Valuing and Managing Volunteers

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Valuing and Managing Volunteers

  1. 1. A Modern Approach To Managing and Valuing Volunteers
  2. 2. Why Place a Value on Volunteers?• How much is this woman worth to your organisation?
  3. 3. Why Place a Value on Volunteers?• To compare the value of different types of volunteers• To compare volunteer value to other types of supporters• To make a case for investment in volunteers• To understand which types of volunteers offer the highest value to your organisation• To understand which types of volunteer fundraising activities offer the highest value to your organisation• To understand how much you can afford to invest in building relationships and supporting different types of volunteers
  4. 4. Making a start: SegmentationInstead of treating volunteers as an ‘amorphousmass’ we need to: • differentiate types of volunteers • understand what makes each differentWe then need to create a comprehensive list ofvolunteer types for: i.groups ii.individuals
  5. 5. Managing Volunteers• Recruiting• Managing• Rewarding
  6. 6. Recruiting volunteers• Clarity of request• Job description• Hours, location required• Support, training offered• Who they’ll be working with• Interview, recruit
  7. 7. Optimising my volunteer’s time How do I get them to focustheir energies on what is most important for the business?
  8. 8. Value DaysAssign a weighting to different activities undertaken depending upon their value to the organisation and the individual’s jobMonitor time against those activitiesCalculate a weighted number of hours/days to measure performanceSet targets for the number of value days per month or per year
  9. 9. Value DaysMonthly TimesheetActivity Value Time spent Value Target Variance (Hours) HoursAdministration 0.1 10 1.00Sending out mailings 0.5 9 4.50Calling supporters 1.0 0 0.00Attending HNWI events 1.5 5 7.50Finding new supporters 1.2 4 4.80Pledger/HNWI Care 1.5 2 3.00Total 30 20.80 30 -9.20
  10. 10. Optimising my investmentHow do we know where weshould be investing our time supporting fundraising volunteers?
  11. 11. Hierarchy of Support FrameworkBand Social Informal Individuals Community Crowds GroupsHighMediumLow
  12. 12. value:support matrixUsed to plot the portfolio of community groupsassessing their value (most often financial)against their required level of support.It can help organisations to better understandwhere each community group sits in terms oftheir actual performance relative to theirsupport needs and how to assess what theirfuture could be.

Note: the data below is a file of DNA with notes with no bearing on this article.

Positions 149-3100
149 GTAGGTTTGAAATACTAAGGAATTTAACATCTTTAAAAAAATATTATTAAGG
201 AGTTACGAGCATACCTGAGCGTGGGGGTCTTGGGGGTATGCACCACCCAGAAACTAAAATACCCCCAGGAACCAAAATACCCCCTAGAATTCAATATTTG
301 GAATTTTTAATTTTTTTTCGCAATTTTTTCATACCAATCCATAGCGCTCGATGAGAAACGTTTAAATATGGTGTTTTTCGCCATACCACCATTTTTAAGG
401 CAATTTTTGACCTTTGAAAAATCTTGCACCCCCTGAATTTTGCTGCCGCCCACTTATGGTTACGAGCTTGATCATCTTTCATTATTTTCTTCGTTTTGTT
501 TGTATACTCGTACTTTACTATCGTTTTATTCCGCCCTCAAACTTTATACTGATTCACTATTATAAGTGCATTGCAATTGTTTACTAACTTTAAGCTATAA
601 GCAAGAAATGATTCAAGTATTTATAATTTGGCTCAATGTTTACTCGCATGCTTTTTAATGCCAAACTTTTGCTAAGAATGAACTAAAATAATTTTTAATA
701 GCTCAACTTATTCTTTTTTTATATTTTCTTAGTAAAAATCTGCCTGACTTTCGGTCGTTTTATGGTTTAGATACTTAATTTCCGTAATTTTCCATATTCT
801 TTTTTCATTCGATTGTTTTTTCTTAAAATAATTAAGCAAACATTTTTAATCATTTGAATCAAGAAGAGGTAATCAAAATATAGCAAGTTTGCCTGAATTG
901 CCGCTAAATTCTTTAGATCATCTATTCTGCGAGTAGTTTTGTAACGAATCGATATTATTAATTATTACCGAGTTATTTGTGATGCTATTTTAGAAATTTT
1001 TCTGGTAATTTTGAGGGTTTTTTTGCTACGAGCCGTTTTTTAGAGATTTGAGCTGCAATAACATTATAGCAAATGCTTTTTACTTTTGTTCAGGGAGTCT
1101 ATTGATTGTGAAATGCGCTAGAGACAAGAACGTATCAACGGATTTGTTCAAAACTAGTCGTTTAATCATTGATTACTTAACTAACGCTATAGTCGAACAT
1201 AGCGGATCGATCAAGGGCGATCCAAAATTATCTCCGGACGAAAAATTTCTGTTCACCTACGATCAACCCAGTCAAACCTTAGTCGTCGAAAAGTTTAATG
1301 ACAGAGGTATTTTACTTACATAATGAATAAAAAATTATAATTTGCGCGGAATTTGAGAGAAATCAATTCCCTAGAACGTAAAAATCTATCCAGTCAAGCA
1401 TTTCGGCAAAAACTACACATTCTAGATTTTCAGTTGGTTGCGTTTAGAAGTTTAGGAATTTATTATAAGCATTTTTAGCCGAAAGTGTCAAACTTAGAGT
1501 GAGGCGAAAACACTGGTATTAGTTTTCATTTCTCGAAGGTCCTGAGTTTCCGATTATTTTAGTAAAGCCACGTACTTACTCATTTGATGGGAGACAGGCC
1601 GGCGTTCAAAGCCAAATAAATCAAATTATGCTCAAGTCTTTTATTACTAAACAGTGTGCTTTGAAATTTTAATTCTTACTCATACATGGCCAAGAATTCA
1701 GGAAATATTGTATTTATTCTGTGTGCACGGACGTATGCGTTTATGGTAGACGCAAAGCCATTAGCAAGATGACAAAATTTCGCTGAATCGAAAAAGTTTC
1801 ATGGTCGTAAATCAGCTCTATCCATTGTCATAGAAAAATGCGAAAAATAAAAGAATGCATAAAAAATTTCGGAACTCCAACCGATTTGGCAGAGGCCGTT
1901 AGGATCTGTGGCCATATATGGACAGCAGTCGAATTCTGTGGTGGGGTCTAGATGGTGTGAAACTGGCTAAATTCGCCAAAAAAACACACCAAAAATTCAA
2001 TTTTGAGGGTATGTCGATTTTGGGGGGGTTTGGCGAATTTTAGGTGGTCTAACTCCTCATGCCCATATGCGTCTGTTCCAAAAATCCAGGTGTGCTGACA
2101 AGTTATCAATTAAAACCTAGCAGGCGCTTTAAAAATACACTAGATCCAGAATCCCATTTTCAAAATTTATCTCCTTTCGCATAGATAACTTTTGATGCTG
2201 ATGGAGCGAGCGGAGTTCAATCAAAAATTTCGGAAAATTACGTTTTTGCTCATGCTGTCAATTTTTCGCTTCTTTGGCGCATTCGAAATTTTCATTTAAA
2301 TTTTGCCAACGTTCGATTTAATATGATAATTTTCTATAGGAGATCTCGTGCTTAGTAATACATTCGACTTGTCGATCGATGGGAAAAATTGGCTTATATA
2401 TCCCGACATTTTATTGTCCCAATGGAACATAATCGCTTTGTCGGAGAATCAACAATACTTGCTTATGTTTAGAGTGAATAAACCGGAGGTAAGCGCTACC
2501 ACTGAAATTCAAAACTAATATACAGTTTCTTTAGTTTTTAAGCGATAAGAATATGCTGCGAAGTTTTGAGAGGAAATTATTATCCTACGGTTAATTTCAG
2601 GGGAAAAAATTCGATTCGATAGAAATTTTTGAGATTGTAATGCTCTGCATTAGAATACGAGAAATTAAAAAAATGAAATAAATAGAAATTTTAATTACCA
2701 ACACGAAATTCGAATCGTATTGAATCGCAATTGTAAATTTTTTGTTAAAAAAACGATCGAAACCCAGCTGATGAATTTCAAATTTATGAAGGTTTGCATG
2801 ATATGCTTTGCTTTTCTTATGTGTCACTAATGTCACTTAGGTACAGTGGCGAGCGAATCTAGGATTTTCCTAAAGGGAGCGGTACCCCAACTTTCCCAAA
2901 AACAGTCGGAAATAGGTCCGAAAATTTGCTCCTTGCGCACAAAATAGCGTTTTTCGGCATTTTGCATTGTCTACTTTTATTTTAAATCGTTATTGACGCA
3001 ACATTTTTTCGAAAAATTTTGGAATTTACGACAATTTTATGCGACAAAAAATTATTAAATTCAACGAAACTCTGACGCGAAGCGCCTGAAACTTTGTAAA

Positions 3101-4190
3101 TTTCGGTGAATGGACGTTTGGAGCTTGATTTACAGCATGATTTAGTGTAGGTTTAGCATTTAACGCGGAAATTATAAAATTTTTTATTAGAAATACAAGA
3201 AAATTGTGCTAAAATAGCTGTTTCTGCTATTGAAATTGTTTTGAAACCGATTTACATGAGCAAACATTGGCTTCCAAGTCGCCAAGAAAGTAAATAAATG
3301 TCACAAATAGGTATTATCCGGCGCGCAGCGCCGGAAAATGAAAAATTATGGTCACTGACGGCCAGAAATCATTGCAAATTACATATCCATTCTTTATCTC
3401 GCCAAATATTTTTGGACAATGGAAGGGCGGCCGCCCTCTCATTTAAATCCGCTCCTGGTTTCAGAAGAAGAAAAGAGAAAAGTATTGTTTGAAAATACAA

13. 13. value:support matrix highVALUE low SUPPORT high
  14. 14. value:support matrix highVALUE low SUPPORT high
  15. 15. contribution:value matrixThe logical next step as it goes beyond cash…It is designed to help fundraisers place a valuebeyond financial on their community groups andcan be used in two ways:• to assess actual value• to assess potential value
  16. 16. contribution:value matrixTo use this model effectively, an organisationmust be clear about how it measures value.A key benefit of using this model is it enables theorganisation to think about actual value as wellas potential value.So before making use of it, you must be able tolist value measures – both soft and hard.
  17. 17. contribution:value matrix•To assess value, the fundraiser should:•decide how the organisation would measure value(e.g. income, time, activities etc.)•give each a score: 3 (high) – 1 (low)•you may wish to assign a relative value score•plot each measure•score each groupREMEMBER – this is about actual and potentialvalue
  18. 18. contribution:value matrixValue measures might be:• active campaigners• their status in the real/virtual community (e.g. mayor, celebrity)• confident public speaker• Sneezer• understanding of the cause / personal experience• self-sufficiency• loyalty• longevity
  19. 19. contribution:value matrixThen offset value against investment in eachgroup/individual, so follow the same process:• decide how the organisation would measure investment e.g. staff time, costs associated with the group e.g. travel / materials / resources• give each a score: 3 (high) – 1 (low)• plot each measure• then score each group against this
  20. 20. contribution:value matrix
  21. 21. Rewarding volunteers• Why do I volunteer? • Passionate belief in the cause • Because I was asked by a friend • I want to put something back • I want to improve my CV • The job looked interesting
  22. 22. Rewarding volunteers• Thank them• Celebrate• Treats• Anniversaries (personal and corporate)• Social activities• Lapel pins (silver, gold, diamante)• Training• Promotion

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